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Subtitles:

Welcome to Foot Talk Fridays!

We’re going to discuss ‘knock knees’ and that’s when the child’s knees lean in together, called ‘Gene Valgum.’ When the child’s knees go away from each other it’s called ‘Genuverous’. 

Gene Valgum is quite common especially if the feet lean in. If the feet lean in, the knees can internally rotate and the knees can begin to bend together causing an X appearance. Some children might have a straight leg and one knee that bends in and that’s what we call a ‘K leg’ because it looks like a letter K.

So what we want to do initially is we want to find out where the Gene Valgum comes from – is it coming from the hip? Is it coming from the knee? Is it coming from

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the foot? Is it coming from the ankle? Once we discover where it’s coming from that will change the treatment plan.

Say for example, we need to get the knee to point out wards and the space to open, we’ll put something underneath the foot that tilts the foot to get the knee to externally rotate again, because normally with the feet straight we want the knees to point at eleven and one o’clock.

The perfect position of the knees is eleven and one o’clock, we don’t want straight ahead knees either, we also don’t want the knees to point to ten and two o’clock or nine and three o’clock, we just want eleven and one o’ clock with the feet straight.

The reason for that is when the feet are straight and the ankles are straight, the hips are set wider, so the knee does have to get 50% of a different angle from the ankle to the hip ratio, so eleven and one o’clock is perfect alignment.

We also have to look at leg length because ‘leg length discrepancy’ is normal with growing children. When one leg grows longer than the other the pelvis will tilt, and one knee will point to a different direction compared to the other.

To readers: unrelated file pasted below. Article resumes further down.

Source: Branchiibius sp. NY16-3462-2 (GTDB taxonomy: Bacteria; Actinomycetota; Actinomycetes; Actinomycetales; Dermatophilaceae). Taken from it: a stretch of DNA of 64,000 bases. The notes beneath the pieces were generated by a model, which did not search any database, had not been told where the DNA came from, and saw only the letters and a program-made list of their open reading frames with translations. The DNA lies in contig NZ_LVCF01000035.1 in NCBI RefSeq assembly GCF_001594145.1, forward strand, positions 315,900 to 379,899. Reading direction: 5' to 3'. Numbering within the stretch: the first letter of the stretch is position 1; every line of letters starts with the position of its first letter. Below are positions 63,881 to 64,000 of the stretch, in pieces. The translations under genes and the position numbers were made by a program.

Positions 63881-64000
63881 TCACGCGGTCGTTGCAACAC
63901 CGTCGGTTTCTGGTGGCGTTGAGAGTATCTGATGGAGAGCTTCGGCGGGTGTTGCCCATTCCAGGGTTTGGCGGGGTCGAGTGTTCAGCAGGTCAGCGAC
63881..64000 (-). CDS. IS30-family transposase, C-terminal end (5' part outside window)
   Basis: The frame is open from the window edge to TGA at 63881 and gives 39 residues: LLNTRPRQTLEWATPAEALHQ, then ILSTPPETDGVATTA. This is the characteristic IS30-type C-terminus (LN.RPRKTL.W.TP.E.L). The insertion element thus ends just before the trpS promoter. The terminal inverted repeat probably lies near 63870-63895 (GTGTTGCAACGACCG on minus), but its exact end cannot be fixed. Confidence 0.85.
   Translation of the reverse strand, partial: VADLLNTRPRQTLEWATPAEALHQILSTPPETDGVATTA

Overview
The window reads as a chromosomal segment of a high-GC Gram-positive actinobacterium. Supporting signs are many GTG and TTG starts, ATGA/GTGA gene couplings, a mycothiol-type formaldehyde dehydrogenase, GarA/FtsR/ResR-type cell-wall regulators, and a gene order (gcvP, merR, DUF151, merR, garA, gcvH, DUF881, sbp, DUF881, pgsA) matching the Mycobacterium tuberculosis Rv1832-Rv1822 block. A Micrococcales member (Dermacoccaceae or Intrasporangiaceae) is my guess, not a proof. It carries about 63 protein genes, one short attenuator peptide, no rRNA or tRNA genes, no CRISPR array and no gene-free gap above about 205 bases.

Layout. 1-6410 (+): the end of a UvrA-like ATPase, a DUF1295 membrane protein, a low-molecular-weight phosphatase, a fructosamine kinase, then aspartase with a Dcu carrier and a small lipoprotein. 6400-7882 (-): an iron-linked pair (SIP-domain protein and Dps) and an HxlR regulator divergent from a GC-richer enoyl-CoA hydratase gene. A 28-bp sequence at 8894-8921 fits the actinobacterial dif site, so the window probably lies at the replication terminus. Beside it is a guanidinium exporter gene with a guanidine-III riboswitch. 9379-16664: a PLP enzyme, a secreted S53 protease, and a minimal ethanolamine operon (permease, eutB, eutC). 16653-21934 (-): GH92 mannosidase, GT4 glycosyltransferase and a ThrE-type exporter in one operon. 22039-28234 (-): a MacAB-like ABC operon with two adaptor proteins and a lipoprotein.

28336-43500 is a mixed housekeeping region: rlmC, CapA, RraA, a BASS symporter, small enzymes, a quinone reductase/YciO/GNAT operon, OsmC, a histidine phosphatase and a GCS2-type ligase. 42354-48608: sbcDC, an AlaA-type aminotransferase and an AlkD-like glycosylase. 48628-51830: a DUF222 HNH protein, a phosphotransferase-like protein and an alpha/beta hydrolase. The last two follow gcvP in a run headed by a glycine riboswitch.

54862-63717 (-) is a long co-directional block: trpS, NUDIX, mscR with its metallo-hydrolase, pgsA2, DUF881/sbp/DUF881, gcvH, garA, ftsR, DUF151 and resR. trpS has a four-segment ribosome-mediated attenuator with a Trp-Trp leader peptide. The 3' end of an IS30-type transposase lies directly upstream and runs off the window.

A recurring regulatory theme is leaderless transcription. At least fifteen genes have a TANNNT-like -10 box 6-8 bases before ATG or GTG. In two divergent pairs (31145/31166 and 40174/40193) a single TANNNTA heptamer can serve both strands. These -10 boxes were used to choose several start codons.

We have to understand that’s normal for children, but if you notice your child has knees that are leaning in or bending in it’s very important to take them to the podiatrist, or the orthopaedic, of course your general practitioner, or your paediatrician just to get a full scope of assessment done.

But most commonly we use something underneath the feet to tilt the feet to get the knees to change direction which is why if your child has ‘Gene Valgum’ or ‘Genuverous’ you’ll be asked to come and see a podiatrist to get the foot and ankle sorted to help with that.

So, what we do with Gene Valgum is we would put something underneath the foot, and we would tilt the foot (and that’s what this tilt is). Depending on the severity of the Gene Valgum, it depends on how high this wedge is so it can be anything from five degrees up to forty-five degrees in the most severe cases.

Again, say for example it’s a child, we would put a tilted orthotic with how many degrees (this child has a twenty-seven-degree tilt on to theirs) for their Gene Valgum inside school shoes and it fits easily inside the school shoe, of course we always like it with a strap on the top. For boy’s school shoes’ most of the time it’s very easy because they look like sports shoes.

Going back to Gene Valgum, normally if the ankle leans in you can imagine the leg will come up like this and then bend up to the top as well. That’s why we put something underneath the foot that will tilt the foot straight.

I will show you what we mean, say the foot leans inward like this, we would put something tilted so that when a child stands on it they are tilted straight and that’s how we correct Gene Valgum in most cases.

Enjoy your Friday!

For appointments and other queries:
Call: +971 4 3435390
WhatsApp: +971 50 331 4978